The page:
All imported motor vehicles must meet certain standards under the Motor Vehicle Safety Act of 1966.
They must also conform to bumper standards under the Motor Vehicle Information and Cost Savings Act of 1972, and meet air pollution control standards under the Clean Air Act of 1968. Unless a vehicle manufactured abroad conforms to the required standards, it’s unlikely to meet the regulations.
If a vehicle is unable to meet the emission standards, hasn’t passed the US safety (crash-control) and bumper tests, or doesn’t meet the US theft prevention standards, it is refused entry or is destroyed at the port of entry. Always check the latest regulations before attempting to import a vehicle.
The duty on foreign-made cars (new and used) imported into for personal use or resale is 2.5 per cent and on motorcycles 2.4 per cent. A non-resident can import a car without paying duty, although if it’s sold duty must be paid. Savings can be made when importing some cars and motorcycles, although generally it isn’t worth the time, trouble and expense involved.
For further information contact the Department of Transportation, National Highway Safety Administration, 400 7th Street, SW, Washington, DC 20590, 202-366-0123, www.nhtsa.dot.gov) or the Environmental Protection Agency (Ariel Rios Building, 1200 Pennsylvania Avenue, NW, Washington, DC 20460, 202-272-0167, www.epa.gov) who publish an Automotive Import Facts Manual, which can be downloaded from their website. US Customs publish a pamphlet, Importing or Exporting a Car, available from the ‘Travel’ section on the US Customs and Border Protection website (www.cbp.gov).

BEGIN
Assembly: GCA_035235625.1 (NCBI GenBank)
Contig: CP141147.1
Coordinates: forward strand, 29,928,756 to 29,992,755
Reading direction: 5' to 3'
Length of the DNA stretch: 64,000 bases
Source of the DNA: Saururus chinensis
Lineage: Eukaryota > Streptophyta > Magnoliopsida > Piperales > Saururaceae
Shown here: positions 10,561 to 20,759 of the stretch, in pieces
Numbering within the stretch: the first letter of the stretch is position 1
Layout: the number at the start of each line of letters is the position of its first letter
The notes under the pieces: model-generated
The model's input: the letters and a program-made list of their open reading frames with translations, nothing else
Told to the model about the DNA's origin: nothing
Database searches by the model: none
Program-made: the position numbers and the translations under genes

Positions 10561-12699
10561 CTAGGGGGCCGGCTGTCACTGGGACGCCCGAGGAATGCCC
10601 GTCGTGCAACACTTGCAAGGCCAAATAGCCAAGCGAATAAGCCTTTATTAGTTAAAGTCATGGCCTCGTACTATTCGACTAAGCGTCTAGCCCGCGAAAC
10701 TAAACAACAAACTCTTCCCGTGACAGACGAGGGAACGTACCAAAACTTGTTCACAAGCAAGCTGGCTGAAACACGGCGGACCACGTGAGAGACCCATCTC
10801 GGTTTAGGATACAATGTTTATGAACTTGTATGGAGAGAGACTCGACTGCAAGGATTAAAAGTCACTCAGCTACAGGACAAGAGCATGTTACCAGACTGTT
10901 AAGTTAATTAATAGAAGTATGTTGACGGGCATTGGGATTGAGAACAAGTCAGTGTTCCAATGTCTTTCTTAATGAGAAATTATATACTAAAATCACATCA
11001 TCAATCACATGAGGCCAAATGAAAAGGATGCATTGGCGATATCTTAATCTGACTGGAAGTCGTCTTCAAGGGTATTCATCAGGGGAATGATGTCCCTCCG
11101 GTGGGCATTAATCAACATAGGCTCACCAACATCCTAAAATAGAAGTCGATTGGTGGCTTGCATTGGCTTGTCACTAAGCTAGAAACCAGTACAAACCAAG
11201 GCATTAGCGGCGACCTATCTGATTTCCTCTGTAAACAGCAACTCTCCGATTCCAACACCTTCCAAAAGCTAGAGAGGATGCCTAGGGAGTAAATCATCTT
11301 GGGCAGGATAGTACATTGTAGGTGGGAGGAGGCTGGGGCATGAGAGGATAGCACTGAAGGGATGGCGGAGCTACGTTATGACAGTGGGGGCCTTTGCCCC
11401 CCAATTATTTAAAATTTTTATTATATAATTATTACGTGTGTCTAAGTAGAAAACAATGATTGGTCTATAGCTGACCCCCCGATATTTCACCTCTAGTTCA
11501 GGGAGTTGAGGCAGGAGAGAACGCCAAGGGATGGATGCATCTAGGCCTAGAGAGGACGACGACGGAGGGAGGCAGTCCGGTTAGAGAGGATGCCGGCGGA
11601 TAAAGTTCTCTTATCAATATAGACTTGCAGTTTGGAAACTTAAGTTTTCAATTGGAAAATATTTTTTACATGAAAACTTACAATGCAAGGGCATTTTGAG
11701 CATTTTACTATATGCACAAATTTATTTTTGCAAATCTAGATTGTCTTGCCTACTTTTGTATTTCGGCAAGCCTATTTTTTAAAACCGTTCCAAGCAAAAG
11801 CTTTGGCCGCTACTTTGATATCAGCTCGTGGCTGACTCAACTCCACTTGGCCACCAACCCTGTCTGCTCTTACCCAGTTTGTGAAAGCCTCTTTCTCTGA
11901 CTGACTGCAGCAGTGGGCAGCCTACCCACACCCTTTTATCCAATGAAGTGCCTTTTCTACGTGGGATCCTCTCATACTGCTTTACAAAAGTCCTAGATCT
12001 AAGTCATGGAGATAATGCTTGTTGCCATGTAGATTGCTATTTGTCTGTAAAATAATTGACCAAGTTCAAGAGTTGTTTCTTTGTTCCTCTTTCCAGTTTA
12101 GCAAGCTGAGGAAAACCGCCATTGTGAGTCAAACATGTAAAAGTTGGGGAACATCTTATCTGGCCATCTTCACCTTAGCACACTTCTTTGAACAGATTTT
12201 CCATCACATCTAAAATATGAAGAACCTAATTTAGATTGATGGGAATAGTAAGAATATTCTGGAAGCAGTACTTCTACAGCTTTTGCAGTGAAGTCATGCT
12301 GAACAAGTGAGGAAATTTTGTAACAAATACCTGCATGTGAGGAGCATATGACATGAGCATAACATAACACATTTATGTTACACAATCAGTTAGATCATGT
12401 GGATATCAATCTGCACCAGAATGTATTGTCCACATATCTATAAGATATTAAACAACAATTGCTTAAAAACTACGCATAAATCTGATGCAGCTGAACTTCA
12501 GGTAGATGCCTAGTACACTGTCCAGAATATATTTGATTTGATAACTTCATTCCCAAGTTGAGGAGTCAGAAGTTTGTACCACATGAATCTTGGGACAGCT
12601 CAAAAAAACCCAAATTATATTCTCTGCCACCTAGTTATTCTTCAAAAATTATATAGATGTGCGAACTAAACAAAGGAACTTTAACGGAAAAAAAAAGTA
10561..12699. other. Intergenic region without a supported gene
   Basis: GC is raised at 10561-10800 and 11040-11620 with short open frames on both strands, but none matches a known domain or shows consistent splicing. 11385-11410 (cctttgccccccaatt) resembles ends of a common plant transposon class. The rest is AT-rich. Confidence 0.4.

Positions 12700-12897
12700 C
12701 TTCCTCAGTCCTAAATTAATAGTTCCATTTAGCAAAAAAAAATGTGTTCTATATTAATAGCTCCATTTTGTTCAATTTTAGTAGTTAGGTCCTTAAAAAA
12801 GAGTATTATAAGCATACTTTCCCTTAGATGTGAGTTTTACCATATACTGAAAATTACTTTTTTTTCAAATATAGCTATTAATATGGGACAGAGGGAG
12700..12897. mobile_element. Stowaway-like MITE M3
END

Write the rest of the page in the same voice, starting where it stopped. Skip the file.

Cars purchased in the US have usually been manufactured to US specifications and are left-hand drive (apart from right-hand drive collectors’ items) and cars exported to some countries may need expensive modifications to meet local ‘type approval’ regulations.
For a car to qualify as a ‘personal export’ (or personal import), many countries insist that it’s driven (a short distance is usually enough) in the US, and that you personally arrange for the export of the car. Taxes for personal car imports vary considerably from country to country and may include car tax, import duty and value added tax (VAT). However, the bottom line is that after paying all expenses (shipping, taxes, duty, etc.) you often end up with a car costing around 25 to 30 per cent less than the local new price (even greater savings can be made when buying a used car).
However, before exporting a car from the US, thoroughly investigate prices, registration requirements (type approval), taxes and import duty, shipping costs, and foreign regulations and residence requirements.
This article is an extract from Living and Working in America. Click here to get a copy now.